Oil heating systems need care, too

Common issues for home oil heating systems can present themselves in a range of ways. Oil filters need to be changed, systems need to be cleaned, and seasonal check-ups are highly recommended.

Consult an HVAC specialist if your home’s oil heating system is experiencing any of the following:

  • The oil furnace isn’t turning on
  • The oil furnace is noisy

In some cases, these problems may result from a thermostat issue, an unlubricated belt, or a loose panel. The older your home and heating system, the more attention should be paid to inconsistent performance during colder months.

Keep an eye (and ear) out for potential oil heating issues. Look for any black soot around your furnace, which can indicate your furnace isn’t burning oil the way it should. Of course, listen for any unusual sounds or vibrations that could indicate loose mechanical parts.

Oil furnaces have air filters that need changing

You’ll be hard-pressed to find a heating system that doesn’t require an air filter, including oil heating systems in older homes. An oil furnace needs to have its air filter changed, also.

If you’re unsure how to change your oil filter, speak with a heating professional. If they’re a MassSaves® partner, ask them for expert tips on how to save money on your energy bill through free, statewide initiatives.

Forced-air HVAC heating systems

Staying with the topic of air filters, it’s a good time to mention forced-air HVAC systems.

No one wants to wake up to a home nightmare, so it’s best to change your air filters regularly.

Here’s how often you should change your forced-air HVAC air filters:

  • A home with family & no pets – change filters every 90 days
  • A home with family & one pet – change filters every 60 days
  • A home with family & two pets – change filters every 20 to 40 days
  • A single person living with no pets – change filters every 6 to 12 months

We see here that suggestions range from once-or-twice a year to every few weeks.

If you have a family and multiple pets, life is busy enough without stopping to think about your air filter every 20 days. Therefore, I recommend consulting with an HVAC professional to assess your situation and develop a plan to keep your family safe and your HVAC running smoothly.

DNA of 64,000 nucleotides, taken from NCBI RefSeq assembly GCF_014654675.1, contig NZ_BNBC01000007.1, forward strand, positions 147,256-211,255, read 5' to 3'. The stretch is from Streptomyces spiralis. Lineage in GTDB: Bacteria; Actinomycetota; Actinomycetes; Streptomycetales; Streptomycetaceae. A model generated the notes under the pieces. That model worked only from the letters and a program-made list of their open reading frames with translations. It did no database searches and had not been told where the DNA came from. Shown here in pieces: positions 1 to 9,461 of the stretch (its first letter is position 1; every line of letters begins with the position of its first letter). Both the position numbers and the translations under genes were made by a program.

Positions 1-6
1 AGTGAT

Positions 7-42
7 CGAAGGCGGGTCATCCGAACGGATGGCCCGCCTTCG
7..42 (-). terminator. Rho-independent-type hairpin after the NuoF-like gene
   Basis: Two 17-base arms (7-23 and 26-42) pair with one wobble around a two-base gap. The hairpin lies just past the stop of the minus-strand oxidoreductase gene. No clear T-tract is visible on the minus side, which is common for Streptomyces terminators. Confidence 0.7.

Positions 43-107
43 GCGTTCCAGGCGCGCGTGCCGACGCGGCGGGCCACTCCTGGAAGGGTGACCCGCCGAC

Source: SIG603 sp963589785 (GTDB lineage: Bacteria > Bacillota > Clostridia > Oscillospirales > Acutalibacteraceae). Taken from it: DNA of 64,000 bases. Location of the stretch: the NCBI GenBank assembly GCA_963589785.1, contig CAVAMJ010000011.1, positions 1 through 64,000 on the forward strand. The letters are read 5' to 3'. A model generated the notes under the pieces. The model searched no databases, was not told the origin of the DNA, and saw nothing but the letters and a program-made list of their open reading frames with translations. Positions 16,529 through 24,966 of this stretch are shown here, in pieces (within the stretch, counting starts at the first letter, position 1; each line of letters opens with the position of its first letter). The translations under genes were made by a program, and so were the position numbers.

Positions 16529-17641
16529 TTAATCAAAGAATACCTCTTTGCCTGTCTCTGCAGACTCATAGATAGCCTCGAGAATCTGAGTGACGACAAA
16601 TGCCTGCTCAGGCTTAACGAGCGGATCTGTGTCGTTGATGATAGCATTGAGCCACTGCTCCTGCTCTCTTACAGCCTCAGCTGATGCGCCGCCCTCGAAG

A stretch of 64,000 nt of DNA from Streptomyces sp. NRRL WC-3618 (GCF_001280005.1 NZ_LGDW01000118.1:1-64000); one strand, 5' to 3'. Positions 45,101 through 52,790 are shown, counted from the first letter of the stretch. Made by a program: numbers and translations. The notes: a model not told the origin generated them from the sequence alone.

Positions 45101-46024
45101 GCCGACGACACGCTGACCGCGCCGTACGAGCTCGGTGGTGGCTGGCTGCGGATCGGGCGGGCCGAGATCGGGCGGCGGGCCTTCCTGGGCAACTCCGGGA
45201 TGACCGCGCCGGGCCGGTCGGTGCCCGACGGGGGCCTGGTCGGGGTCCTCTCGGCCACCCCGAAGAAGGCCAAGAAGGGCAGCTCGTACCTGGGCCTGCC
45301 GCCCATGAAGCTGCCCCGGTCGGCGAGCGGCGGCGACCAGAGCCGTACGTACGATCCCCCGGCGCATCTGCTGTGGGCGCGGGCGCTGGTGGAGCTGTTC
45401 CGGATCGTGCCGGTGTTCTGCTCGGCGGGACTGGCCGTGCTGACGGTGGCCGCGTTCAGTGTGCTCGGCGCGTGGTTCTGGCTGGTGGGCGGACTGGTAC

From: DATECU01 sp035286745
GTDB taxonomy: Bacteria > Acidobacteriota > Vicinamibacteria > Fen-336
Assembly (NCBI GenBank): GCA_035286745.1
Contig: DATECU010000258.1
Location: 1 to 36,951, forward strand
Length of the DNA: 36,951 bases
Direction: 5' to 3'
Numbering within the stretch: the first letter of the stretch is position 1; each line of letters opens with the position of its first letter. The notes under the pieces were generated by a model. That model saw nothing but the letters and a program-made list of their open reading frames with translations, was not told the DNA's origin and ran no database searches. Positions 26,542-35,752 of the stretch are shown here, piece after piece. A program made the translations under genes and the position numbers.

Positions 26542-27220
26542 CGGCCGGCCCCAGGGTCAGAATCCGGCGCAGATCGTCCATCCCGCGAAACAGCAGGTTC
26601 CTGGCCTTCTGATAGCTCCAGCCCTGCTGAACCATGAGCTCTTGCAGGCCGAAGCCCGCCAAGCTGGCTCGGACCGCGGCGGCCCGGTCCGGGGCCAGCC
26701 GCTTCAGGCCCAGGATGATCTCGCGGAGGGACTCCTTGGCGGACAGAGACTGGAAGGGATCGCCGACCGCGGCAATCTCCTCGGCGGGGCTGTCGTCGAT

What does seasonal HVAC maintenance look like?

I’ve (hopefully) convinced you how important it is to stay current with your HVAC system. Even still, homeowners can’t be expected to do everything on their own.

That’s why it’s vital to have a seasonal maintenance plan with a local HVAC specialist. Here’s what that maintenance would look like for a forced-air system:

  • Refrigerants are replaced as needed.
  • Debris is cleaned around the outside of the unit to allow for unrestricted operation.
  • Air filters can be replaced.
  • Mechanical elements are checked and repaired to ensure a warm winter inside.

Again, these are seasonal check-ups that can save you lots of money down the road. Don’t be shy about asking your HVAC specialist for DIY tips you can do to protect your system between check-ups.

For those with an oil heating system, consult a home heating specialist about a seasonal maintenance plan.

Safeguard the average life of an HVAC system

The average life of an HVAC system doesn’t need to become another costly statistic that leaves you out in the cold. Seasonal maintenance is an important part of preserving your home’s value while avoiding huge bills.

As Norton MA’s # 1 Plumber & HVAC specialist, I know how to keep your HVAC system running smoothly.

Contact me today, and I’ll get back to you quickly with a plan to keep you warm this season.